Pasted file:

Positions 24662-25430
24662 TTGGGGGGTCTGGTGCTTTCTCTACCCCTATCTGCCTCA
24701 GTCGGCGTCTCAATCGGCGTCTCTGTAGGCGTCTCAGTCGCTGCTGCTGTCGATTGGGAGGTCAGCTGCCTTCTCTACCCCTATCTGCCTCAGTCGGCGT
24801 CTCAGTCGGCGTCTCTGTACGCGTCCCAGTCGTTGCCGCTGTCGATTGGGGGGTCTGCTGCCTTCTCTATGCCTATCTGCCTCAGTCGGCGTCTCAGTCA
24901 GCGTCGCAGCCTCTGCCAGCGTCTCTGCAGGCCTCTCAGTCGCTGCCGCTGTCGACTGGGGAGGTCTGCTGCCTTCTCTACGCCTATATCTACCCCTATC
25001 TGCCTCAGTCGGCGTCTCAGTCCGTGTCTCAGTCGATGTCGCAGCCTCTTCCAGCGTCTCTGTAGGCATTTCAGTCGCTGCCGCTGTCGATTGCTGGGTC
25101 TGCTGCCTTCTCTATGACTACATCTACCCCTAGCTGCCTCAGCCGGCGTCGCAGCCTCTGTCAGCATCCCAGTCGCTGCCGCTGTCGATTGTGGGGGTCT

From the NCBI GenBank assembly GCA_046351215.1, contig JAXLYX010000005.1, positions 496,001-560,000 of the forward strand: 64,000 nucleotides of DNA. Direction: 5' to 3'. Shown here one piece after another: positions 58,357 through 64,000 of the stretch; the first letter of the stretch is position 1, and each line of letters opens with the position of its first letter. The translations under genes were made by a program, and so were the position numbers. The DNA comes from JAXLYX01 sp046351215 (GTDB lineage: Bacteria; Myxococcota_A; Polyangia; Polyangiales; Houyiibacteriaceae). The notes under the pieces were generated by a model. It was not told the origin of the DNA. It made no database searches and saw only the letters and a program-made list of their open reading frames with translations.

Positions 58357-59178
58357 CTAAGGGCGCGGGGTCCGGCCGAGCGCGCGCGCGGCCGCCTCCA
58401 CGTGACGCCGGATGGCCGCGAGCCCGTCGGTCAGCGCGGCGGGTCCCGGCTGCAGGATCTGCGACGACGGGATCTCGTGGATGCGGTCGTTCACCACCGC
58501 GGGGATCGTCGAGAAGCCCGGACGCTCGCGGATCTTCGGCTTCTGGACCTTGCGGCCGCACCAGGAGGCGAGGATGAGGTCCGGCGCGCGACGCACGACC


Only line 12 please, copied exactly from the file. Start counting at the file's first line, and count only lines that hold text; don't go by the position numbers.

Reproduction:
58501 GGGGATCGTCGAGAAGCCCGGACGCTCGCGGATCTTCGGCTTCTGGACCTTGCGGCCGCACCAGGAGGCGAGGATGAGGTCCGGCGCGCGACGCACGACC